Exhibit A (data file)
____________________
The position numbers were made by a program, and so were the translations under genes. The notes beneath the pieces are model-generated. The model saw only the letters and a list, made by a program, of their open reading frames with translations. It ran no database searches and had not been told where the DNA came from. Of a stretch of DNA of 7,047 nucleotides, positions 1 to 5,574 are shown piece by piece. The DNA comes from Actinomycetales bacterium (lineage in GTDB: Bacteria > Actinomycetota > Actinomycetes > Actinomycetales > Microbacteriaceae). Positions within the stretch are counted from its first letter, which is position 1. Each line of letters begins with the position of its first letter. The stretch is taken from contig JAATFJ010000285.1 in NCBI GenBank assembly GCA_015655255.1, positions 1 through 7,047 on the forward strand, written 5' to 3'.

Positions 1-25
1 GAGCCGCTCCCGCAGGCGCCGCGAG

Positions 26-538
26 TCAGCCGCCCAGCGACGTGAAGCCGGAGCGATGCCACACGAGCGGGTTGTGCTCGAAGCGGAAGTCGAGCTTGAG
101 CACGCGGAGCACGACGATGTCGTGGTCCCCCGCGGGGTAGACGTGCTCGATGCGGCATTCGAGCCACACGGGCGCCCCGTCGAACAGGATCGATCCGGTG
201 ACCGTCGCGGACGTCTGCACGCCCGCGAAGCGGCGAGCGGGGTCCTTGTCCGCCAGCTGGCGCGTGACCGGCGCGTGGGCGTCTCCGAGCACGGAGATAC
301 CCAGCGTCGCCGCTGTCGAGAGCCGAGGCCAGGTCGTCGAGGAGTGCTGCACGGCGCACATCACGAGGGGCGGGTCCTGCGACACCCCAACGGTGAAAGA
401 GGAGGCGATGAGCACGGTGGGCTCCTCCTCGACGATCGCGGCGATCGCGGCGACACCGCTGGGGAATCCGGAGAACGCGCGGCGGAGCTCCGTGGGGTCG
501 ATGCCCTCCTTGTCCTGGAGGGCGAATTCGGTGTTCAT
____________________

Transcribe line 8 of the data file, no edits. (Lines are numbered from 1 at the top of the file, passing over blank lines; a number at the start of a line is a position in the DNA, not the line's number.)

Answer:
301 CCAGCGTCGCCGCTGTCGAGAGCCGAGGCCAGGTCGTCGAGGAGTGCTGCACGGCGCACATCACGAGGGGCGGGTCCTGCGACACCCCAACGGTGAAAGA